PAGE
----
The Empire State Building in New York disappeared, the Jamaa El Fnaa Square in Marrakech fell silent, Jerusalem vanished entirely from the face of the earth (and was, until the very end, the centre of a diplomatic/military conflict to establish which government it belonged to in the juridical instant immediately preceding its end). Then it was the turn of the Plitvicka National Park. Ironically, before emptiness definitively replaced the beautiful waters and woods, in the widespread whiteness people could still catch a glimpse of the coins pathetically sparkling in the springs that would have guaranteed visitors a future return. The vanishing of the Taj Mahal especially caused a stir, for no other reason that, while the previous cases concerned backward and secondary areas, this building was the main wonder and pride of the first world power. For this reason the event was studied more in depth and was the topic of an important research that the New United Nations commissioned to a famous Bolivarian University. This undoubtedly original research study was the first to directly link the number of tourists that visited the vanished sights to the time of their disappearance, and laid the foundations for a possible connection between the acquiring of images and the ongoing phenomenon. In view of sound statistics that confirmed this study, the possession of video or photographic instruments was everywhere seriously regulated by threatening signs that forbade in various languages the use of such equipment. Even such extreme measures, however, appeared useless. The phenomenon, in fact, was not simply the consequence of a series of mechanical events, rather it was a collective blurring of the world conscience, a weakening of the common vision and of the attention paid to it surroundings. In fact, the more humanity recorded videos and took photos focusing mainly on those surroundings, the more it stopped considering the recorded subjects, which were then seen as exhausted sources, a substantially useless ontological remainder.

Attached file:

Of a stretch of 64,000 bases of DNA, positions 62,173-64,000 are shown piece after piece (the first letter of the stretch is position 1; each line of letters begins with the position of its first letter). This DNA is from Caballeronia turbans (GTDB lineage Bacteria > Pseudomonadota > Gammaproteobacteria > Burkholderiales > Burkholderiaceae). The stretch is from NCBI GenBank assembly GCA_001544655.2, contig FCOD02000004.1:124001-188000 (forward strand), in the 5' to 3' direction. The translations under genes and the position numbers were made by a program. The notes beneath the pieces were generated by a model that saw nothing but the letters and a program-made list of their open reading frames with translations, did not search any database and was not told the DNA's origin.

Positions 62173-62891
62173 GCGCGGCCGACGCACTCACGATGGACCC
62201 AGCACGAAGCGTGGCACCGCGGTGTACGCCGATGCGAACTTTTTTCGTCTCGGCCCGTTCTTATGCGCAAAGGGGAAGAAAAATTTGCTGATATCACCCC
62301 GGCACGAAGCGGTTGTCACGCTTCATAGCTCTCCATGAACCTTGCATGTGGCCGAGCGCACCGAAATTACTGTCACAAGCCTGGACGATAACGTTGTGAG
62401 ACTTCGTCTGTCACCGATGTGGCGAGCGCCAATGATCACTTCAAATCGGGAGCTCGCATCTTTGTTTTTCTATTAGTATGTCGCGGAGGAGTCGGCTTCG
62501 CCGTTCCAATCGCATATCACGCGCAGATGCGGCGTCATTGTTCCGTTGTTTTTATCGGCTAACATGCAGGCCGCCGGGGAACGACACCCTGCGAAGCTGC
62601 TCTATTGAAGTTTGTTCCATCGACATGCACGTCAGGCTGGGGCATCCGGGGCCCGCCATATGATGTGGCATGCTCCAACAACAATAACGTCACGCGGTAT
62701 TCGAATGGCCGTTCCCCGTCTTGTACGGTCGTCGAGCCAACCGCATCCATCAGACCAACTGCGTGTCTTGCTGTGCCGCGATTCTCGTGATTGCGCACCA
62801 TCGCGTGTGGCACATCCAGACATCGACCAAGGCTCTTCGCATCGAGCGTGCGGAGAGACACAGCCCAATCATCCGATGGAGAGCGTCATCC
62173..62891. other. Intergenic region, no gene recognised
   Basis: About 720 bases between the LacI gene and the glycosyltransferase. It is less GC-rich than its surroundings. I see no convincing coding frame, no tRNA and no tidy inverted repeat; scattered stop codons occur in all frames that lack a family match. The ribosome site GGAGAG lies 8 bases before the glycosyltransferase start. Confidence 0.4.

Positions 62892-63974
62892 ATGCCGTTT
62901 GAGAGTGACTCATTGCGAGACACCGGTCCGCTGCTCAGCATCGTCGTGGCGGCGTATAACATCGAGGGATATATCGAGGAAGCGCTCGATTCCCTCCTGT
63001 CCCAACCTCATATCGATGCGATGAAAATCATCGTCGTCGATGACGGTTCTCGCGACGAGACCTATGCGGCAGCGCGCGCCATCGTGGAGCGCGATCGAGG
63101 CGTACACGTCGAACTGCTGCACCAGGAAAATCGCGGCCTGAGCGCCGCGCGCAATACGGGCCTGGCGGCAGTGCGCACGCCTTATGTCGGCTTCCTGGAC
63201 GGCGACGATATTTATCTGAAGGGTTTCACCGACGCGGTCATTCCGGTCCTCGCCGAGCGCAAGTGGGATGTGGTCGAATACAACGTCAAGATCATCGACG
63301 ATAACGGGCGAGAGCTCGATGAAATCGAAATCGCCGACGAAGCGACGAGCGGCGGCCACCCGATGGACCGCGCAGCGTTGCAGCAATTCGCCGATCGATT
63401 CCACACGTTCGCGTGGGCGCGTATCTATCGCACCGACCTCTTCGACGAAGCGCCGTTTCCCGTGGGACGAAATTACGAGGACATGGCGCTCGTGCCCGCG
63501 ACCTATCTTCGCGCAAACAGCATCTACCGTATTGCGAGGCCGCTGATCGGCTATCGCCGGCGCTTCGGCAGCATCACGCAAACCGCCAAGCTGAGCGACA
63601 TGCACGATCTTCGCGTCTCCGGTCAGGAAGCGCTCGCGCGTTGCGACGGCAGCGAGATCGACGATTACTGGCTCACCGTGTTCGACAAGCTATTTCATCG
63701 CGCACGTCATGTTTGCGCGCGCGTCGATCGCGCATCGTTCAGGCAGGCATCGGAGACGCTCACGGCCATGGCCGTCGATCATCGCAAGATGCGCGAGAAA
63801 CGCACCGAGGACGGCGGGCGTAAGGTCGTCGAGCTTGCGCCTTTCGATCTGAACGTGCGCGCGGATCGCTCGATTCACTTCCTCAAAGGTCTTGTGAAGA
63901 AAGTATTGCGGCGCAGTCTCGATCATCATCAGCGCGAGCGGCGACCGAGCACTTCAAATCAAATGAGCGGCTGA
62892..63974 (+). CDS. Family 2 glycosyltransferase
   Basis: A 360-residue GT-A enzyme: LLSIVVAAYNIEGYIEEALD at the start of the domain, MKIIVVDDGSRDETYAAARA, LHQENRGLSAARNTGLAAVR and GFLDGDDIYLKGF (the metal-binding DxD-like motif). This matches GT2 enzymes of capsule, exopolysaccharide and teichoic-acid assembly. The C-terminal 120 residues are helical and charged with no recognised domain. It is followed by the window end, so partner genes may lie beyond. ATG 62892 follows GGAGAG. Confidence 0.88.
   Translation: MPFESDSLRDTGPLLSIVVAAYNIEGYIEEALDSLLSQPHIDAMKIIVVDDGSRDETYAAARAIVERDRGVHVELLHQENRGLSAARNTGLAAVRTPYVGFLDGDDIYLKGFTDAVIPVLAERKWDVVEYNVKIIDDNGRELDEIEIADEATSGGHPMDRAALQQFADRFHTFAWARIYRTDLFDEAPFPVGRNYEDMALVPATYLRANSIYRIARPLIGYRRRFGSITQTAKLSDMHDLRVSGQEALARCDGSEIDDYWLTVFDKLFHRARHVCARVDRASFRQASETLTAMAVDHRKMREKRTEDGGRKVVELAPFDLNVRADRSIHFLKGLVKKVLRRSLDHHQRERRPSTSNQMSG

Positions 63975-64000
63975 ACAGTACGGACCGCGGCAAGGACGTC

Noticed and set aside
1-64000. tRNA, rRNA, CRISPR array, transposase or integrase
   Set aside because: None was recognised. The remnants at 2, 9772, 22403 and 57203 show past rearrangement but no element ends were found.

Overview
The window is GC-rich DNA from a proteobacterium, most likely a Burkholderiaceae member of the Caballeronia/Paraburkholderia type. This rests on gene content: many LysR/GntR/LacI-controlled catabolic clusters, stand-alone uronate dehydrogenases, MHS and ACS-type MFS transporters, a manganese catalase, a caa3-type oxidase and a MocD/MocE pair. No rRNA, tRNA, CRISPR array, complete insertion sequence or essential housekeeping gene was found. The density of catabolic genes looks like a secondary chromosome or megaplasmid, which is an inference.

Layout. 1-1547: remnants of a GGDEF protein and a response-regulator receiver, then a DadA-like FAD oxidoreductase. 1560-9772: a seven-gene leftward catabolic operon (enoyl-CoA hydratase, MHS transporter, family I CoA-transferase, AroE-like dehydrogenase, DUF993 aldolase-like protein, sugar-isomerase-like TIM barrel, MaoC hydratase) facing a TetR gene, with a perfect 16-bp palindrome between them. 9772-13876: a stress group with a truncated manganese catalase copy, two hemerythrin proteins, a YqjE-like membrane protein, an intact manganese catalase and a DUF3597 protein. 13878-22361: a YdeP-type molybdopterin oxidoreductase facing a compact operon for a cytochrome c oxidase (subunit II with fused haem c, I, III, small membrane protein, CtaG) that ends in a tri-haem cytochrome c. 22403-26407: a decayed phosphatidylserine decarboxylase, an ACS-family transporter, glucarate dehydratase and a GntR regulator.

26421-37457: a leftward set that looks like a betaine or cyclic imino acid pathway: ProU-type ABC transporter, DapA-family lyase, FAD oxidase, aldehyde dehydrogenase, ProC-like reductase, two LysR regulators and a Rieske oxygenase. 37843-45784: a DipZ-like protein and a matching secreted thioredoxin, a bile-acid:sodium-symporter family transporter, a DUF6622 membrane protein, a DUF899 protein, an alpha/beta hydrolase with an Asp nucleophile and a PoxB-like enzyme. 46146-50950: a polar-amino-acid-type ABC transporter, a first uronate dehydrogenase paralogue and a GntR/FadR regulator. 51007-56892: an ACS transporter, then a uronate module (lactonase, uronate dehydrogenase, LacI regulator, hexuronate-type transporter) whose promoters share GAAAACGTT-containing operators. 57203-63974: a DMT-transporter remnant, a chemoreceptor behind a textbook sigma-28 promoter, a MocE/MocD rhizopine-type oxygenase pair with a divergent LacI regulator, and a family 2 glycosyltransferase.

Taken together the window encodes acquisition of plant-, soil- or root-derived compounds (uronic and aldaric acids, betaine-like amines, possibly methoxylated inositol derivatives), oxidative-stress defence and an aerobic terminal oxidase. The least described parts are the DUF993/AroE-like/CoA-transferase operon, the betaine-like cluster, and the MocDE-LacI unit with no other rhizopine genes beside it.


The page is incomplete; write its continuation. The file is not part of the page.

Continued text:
Taj Mahal